Students at Northeastern University, led by the newly formed “Huskies for a Free Palestine” coalition, organized an on-campus demonstration Friday, October 20. The rally’s speakers, who chose to remain anonymous due to doxxing concerns, demanded that the university sever its financial ties with weapons manufacturing companies like Raytheon, who are supplying Israel with weaponry it is using to attack Gaza. Speakers also condemned Islamophobia and anti-Semitism, stressing that bigotry in all its ugly forms is unacceptable.  Following the speakers’ comments, a few hundred students marched across campus chanting slogans, proudly waving Palestinian flags, and displaying homemade signs featuring pro-Palestinian, pro-peace messages. – Graham Aiken


Rally for Palestinian Rights and Sovereignty, Oct 9, 2023, Northampton. Photo: Merri Ansara/ MAPA
Rally for Palestinian Rights and Sovereignty, Oct 9, 2023, Northampton. Photo: Merri Ansara/ MAPA

On Tuesday, Oct. 9, MAPA initiated a Rally for Palestinian Rights and Sovereignty which drew 50 people to downtown Northampton. – Merri Ansara

On Thursday, October 12, members and supporters of the Demilitarize Western Mass collective created a blockade at 50 Prince Street, Northampton, in front of L3Harris, the local subsidiary of the weapons giant which is the ninth largest weapons manufacturer in the world.  Protesters locked themselves to a large boat and three trailers, preventing cars from entering either of the driveways to L3Harris. Zehra Parvez, one of those risking arrest, and a longtime supporter of Palestinian and Saudi Arabian rights, noted thatLL3Harris profits from sales for  tanks and bombs used by the Israeli Defense Force to kill thousands of civilians in Gaza. Paki Wieland, also risking arrest, reminded listeners: “The desperate situation we face must be named and changed, so we can have a just and peaceful world. L3Harris, one of the merchants of war, has no place in our backyard. We must do whatever we can to change this economy based upon war and suffering.” — Nick Mottern and Jeff Napolitano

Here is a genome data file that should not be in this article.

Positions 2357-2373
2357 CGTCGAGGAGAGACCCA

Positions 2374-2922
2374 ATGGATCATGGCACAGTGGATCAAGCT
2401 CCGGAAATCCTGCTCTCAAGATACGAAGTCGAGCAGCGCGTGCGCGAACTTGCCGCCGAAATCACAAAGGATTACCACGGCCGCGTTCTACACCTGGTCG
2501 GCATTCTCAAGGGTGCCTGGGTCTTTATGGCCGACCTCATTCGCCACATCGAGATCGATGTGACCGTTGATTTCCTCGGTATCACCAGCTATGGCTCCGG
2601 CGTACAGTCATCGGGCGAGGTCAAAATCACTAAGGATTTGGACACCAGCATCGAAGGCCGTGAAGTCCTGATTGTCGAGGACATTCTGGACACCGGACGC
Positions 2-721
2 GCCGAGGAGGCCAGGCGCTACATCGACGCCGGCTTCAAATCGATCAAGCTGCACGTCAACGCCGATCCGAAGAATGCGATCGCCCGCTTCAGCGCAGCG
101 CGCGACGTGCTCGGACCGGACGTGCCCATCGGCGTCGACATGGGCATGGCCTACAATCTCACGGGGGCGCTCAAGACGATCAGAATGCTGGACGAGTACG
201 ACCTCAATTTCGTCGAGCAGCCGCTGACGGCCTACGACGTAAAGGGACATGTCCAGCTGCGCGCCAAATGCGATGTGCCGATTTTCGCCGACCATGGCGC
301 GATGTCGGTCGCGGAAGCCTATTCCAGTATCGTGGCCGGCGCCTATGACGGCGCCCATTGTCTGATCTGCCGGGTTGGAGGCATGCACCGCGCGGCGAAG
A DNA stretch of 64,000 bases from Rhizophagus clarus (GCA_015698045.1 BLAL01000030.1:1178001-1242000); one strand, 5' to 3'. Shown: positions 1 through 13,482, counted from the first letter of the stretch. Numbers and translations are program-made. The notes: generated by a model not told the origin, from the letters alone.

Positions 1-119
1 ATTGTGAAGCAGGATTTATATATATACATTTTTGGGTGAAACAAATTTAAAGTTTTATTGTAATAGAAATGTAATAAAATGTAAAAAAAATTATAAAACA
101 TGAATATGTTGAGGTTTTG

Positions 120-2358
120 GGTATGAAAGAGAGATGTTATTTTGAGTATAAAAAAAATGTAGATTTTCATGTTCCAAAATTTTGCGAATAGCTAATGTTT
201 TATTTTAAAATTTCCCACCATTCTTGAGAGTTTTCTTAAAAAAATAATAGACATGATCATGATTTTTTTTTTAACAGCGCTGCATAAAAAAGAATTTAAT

Smith College

A week later, on October 19, hundreds of Smith College students led a march and rally for Palestine and Gaza involving students and their supporters. Palestinian students made a short and impressive speeches.  The Raging Grannies “It’s a Sad World”, “The Children of War”, and “The Gaza Strip”, with everyone signing along.  The march then crossed the street to the Admin Building where the students read off a list of demands, including: give Palestinians scholarships; end the Smith study abroad program in Israel; and divest from Raytheon and L3Harris. It was a moving and important and powerful event. – Merri Ansara


About 200 mostly young people, many wearing black and white scarves/draped in Palestinian flags, gathered at Cambridge City Hall on Oct. 9.  They chanted: “Free Palestine” “Intifada, Intifada”  and heard speakers.  Across the street, a smaller group of pro-Israel protestors, also young, chanted, sang and carried Israeli flags, contained by a row of policemen.    The pro-Palestinian group marched down Mass. Ave. towards MIT and Boston.  – Amy Merrill